Outside, it’s a cool mid-October day in Albuquerque, N.M., but inside, it’s all Texas for visiting press. NBC’s new medical drama “The Night Shift” is in production for its Tuesday, May 27, premiere, and the financially strapped San Antonio Memorial Hospital has come to life inside a soundstage.
The operating rooms may be a bit spacious, everything’s rather clean, and one of the supply cabinets is illuminated in a particularly “X-Files” shade of green — and one storage bin is inexplicably labeled “VICE GRIP” — but if one didn’t know better (or look up), it’s easy to forget that it’s not actually a hospital emergency room.
Created by Gabe Sachs and Jeff Judah, “The Night Shift” focuses on Dr. TC Callahan (Irish actor Eoin Macken), who has just finished three grueling tours of duty as a combat surgeon in Afghanistan. He lands in San Antonio, along with best pal Topher (Ken Leung), an ER specialist who helped soldiers injured in battle, and Army doctor protege Drew (Brendan Fehr).
TC’s new boss on the 7 p.m. to 7 a.m. shift is his ex-girlfriend, Dr. Jordan Alexander (Jill Flint), whose new fiance, trauma surgeon Dr. Scott Collins (Scott Wolf), arrives from Dallas for a visit and sticks around for a while on the day shift.
Also on the team are new doctors Paul (Robert Bailey Jr.) and Krista (Jeananne Goossen), psychiatrist Dr. Landry de la Cruz (Daniella Alonso), and seasoned nurse Kenny (JR Lemon).
Presiding over the facility is Michael Ragosa (Freddy Rodriguez), who works the administrative side of medicine – and frequently works TC’s last nerve.
And, according to TC’s real-life alter ego, that’s not especially hard to do.
“He’s actually dark,” says Macken, settled into a couch in a lounge that features a basket of stuffed animals (Lemon and Fehr, in particular, seemed to enjoy a little furry cuddle during some group interviews). “I like the darkness part of it. He’s actually a deeply flawed character. He’s quite emotive, but when he is, it’s quite extreme. He’s got this disruption. There’s a very fragmented psyche, which is fun, but he’s also quite charismatic, so I’m not walking around playing this morose guy. So he’s actually quite fun.”
“A lot of it comes from his past, to do with family and relationships. For TC … every single person he saves becomes a very personal project, because he has to save everybody. In a way, doing that abdicates him of any kind of guilt he has from aspects of his past, which makes him a wonderful doctor but makes everything very extreme. It can be tiring, but it also means there are a lot of places to go with it, which is fun.”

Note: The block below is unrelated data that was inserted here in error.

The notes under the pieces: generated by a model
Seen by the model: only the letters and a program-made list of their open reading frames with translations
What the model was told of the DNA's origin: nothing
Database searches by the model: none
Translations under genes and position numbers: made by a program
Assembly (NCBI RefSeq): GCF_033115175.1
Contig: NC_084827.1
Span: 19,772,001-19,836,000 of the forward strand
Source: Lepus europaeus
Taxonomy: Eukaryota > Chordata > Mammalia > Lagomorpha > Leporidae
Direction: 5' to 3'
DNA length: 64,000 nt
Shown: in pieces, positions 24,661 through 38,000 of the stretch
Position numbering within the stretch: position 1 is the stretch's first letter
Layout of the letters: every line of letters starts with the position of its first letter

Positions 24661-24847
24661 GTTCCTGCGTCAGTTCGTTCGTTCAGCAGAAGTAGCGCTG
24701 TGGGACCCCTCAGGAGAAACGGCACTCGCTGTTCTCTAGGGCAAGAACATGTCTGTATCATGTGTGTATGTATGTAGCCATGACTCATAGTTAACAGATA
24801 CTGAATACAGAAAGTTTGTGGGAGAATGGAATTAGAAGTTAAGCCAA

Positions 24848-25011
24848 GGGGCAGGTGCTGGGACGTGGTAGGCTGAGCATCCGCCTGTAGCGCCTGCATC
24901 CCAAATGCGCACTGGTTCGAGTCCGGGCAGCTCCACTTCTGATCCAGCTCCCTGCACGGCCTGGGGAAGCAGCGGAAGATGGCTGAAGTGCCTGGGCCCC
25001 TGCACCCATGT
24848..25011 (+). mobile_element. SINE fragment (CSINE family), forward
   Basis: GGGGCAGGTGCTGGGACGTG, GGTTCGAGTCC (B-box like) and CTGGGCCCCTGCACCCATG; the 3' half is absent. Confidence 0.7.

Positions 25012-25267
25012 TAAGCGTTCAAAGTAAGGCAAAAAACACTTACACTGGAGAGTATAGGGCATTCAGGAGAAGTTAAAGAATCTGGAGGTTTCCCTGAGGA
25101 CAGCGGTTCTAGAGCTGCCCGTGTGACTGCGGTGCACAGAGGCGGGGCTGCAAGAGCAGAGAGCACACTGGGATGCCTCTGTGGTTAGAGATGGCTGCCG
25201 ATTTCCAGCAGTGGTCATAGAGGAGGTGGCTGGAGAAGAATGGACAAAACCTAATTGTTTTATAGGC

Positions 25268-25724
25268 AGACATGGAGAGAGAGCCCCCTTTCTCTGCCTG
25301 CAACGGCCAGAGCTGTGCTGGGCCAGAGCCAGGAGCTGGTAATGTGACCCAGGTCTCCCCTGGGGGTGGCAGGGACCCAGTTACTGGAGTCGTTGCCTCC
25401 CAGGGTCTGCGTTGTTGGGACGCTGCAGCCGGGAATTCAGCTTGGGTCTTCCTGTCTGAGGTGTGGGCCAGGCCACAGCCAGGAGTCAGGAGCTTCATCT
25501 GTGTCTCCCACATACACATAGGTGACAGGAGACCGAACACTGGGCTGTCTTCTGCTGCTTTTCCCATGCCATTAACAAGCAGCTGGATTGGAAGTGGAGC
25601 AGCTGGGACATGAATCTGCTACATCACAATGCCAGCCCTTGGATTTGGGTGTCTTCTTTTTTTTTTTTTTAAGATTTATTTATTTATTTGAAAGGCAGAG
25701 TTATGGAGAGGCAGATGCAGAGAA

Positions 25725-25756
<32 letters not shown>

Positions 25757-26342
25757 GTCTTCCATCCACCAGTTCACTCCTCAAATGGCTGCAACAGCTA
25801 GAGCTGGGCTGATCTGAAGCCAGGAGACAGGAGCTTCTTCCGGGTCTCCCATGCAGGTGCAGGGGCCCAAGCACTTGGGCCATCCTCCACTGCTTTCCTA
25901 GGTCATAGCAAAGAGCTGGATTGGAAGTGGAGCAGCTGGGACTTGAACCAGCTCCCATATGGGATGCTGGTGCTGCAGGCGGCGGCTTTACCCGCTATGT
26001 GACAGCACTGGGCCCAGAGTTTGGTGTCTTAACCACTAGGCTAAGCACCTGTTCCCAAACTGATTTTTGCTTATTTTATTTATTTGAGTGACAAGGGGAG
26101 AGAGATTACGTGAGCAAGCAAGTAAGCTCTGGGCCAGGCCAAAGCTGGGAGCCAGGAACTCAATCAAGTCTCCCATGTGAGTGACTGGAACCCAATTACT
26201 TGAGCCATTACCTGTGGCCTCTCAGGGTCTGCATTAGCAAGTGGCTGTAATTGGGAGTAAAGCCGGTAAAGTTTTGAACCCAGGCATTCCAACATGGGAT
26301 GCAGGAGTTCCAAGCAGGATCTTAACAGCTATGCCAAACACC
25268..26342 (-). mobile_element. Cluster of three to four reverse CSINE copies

If TC didn’t come with enough baggage, he has to watch his ex-love frolic around with her new beau – right in his hospital.
“His personal life is actually quite destructive,” says Macken. “I think his personal life is very selfish. TC and Jordan’s relationship is … former relationship … but still, technically, it’s a relationship … from TC’s point of view, it’s a very positive thing; from Jordan’s point of view, it’s a very negative thing.”
Wolf, who appears in four episodes, likes the idea of finding his guy’s Achilles’ heel. “He’s supremely confident as a physician,” Wolf says, taking Macken’s place on the couch. “He’s at his best there. He knows exactly what he’s capable of and how to control that environment. But you also see him in a relationship. He’s doing OK, but there’s no such thing as absolute control. I suppose you can have a God complex in a relationship, but it’s not going to go well.”
“Which one do you think wins?” says Flint. “(The relationship stuff) is not over the top. Any of the loving you see is usually outside … except for that one scene, but it’s not too much.”
Meanwhile, Fehr is just happy that production gives him Fridays or Mondays off so he can get home and see his wife and three daughters.
At a table in the doctors lunchroom, he says, “My kids miss me. I went back last weekend, and I’m going back next weekend — two in a row. The previous two weeks before that, I hadn’t seen them the longest. Even my kid, she was like, ‘I don’t love Papa anymore.’ That’s what she said, the 2 1/2-year-old.”
“It sounds really terrible, but I wasn’t heartbroken by it, because I understood. I wasn’t there, and she was mad at me. As soon as I arrived, she was all over me and jumping and hugging me.”
But he does say that, “The Night Shift” is “by far the best set I’ve ever been on. Oh, the people are horrible. I’m just talking about the set itself.”
He grins then says, “Yeah, the people are awesome.”
“The Night Shift” premieres Tuesday, May 27 at 10pm ET/PT on NBC.